Budget meeting just the beginning of the process

Mona Mattei
By Mona Mattei
November 26th, 2009

The voice of the public was heard at Grand Forks city hall in the first meeting to discuss upcoming budgets. On Monday, Nov. 23 city council invited residents to help them prioritize finances for their upcoming plan.

Councillor Thompson and Mayor Taylor presented a slideshow outlining current services, activities, expenses and revenues. Based on their current projections, there will be a $270,000 deficit that they will need to address. The deficit comes from the loss of industrial taxation since the closure of Canpar in 2007. In addition to the current expense levels, council will need to address the long-term infrastructure plan that identifies $36 million in required repairs to be completed over 15 years. Some of the priorities council sees include: construction costs on the library building, grant in aid policy funding, matching funding for the trails development, and economic development initiatives. The entire council was present for the meeting except Councillors Wirischagin and Davies.

Residents were clear in their message that council should keep the alternate transportation system (trails), Phoenix ski hill, air quality initiatives, and small business supports / economic development at the top of their list.

“As a person who has supported Phoenix over the years, I thank you for the grants you have offered in the past years, and encourage you to continue to do that,” said Martin Gidney, a school teacher in Grand Forks. “Our school programs use the hill extensively. It introduces a new healthy sport to those kids. I hope you continue to support the hill as you have done. $9,000 seems like a large amount but compared to the overall budget and the benefits that we see through Phoenix Mountain’s use I don’t think you can put a dollar value on that.”

Questions were raised about the decision to provide in-house garbage services, develop a sister-city relationship in China, and the high level of taxation on small businesses in the area.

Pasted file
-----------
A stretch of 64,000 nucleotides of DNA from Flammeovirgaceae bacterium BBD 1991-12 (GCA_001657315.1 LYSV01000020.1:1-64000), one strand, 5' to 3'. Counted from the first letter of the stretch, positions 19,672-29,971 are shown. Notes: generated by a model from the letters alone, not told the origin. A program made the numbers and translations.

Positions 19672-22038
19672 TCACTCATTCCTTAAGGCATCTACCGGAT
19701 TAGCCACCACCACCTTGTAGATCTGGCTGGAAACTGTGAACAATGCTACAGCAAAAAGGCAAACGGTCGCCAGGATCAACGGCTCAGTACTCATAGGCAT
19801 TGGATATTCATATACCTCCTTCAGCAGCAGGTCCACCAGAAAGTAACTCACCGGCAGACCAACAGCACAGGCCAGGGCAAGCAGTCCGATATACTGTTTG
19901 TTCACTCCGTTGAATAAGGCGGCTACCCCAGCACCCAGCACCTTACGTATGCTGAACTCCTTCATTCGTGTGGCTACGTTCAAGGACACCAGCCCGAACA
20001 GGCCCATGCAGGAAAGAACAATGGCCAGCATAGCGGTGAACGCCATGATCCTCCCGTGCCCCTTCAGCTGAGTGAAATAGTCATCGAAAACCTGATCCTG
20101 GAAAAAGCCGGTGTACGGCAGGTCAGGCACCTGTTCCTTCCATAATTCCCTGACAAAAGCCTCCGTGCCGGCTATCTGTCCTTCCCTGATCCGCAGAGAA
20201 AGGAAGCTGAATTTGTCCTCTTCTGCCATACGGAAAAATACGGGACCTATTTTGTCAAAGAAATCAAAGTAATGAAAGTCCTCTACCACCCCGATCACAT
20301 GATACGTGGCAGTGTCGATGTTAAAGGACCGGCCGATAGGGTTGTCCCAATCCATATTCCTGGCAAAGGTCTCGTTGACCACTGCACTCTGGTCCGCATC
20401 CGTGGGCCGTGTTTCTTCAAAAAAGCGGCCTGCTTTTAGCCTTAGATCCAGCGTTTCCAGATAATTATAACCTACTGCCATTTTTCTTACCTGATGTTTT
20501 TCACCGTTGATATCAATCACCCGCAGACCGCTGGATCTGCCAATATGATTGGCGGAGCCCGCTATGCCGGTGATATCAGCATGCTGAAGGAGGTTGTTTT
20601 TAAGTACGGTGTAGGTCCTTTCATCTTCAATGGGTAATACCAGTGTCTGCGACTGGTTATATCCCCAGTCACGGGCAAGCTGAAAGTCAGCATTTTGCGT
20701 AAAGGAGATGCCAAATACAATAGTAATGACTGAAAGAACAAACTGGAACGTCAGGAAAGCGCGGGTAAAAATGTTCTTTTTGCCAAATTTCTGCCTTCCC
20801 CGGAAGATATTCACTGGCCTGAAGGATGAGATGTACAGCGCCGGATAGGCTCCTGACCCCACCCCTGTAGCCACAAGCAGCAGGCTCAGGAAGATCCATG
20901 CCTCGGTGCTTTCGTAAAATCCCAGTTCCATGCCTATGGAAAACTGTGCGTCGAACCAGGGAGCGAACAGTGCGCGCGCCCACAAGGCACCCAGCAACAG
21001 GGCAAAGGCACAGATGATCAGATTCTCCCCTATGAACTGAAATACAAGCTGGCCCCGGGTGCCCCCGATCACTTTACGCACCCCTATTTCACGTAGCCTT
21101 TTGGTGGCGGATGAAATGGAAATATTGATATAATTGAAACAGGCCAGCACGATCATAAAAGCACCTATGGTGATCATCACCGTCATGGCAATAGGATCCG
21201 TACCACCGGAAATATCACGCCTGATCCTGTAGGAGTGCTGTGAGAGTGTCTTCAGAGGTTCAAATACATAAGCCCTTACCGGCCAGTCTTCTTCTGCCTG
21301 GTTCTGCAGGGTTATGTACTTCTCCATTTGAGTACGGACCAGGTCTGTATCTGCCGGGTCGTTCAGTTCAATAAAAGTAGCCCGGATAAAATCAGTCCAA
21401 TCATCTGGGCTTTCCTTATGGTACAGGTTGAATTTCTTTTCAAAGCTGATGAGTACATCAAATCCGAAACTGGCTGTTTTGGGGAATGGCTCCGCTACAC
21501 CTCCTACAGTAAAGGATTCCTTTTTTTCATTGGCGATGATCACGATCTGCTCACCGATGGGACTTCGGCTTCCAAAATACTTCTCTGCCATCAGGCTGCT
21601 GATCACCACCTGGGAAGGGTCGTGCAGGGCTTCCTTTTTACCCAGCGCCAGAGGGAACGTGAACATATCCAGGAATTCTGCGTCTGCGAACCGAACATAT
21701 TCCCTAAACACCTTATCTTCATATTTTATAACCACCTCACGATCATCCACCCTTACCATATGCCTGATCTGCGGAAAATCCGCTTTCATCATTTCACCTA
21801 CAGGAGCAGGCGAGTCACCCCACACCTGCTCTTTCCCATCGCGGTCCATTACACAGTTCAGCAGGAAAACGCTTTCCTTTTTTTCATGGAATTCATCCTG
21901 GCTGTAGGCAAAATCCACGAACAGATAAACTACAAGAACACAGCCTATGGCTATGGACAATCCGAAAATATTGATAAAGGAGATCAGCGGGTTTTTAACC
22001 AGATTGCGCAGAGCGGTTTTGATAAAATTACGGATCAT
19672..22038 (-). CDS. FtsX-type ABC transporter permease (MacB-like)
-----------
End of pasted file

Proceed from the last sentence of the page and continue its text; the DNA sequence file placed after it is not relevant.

“We have crunched a business plan for (the garbage services). It’s built to accommodate seniors, to make it easier. Having it in-house means that it will not be a profit motive, but a service motive. So we’re hoping there will be a high level of satisfaction with it,” said Taylor in response to concerns about the switch in services.

While suggestions for water metering of residences, a co-op car program and decreases for commercial property taxation were made, other discussions debated the size of the city’s management team and services that benefit the regional area but are paid for through the city. City manager Victor Kumar also suggested that the city needs to ensure the regional areas that access these local services such as the art gallery, museum, Phoenix ski hill, city parks and playfields also kick in some finances to their operation.

“The balance has to be: there is a city that is centrally located and has benefits. There are also residents outside. You cannot expect the City of Grand Forks taxpayers to pick up something that benefits the community,” said Kumar. “There are certain things that have to be paid by community, and there are certain things the city will pay. But for many services they are benefiting the region. That’s the way the dialogue should be focusing.”

Council will be using the information they received at the meeting to help make decisions for their budget. They will be presenting the actual financial plan at a public meeting in January.

Categories: Politics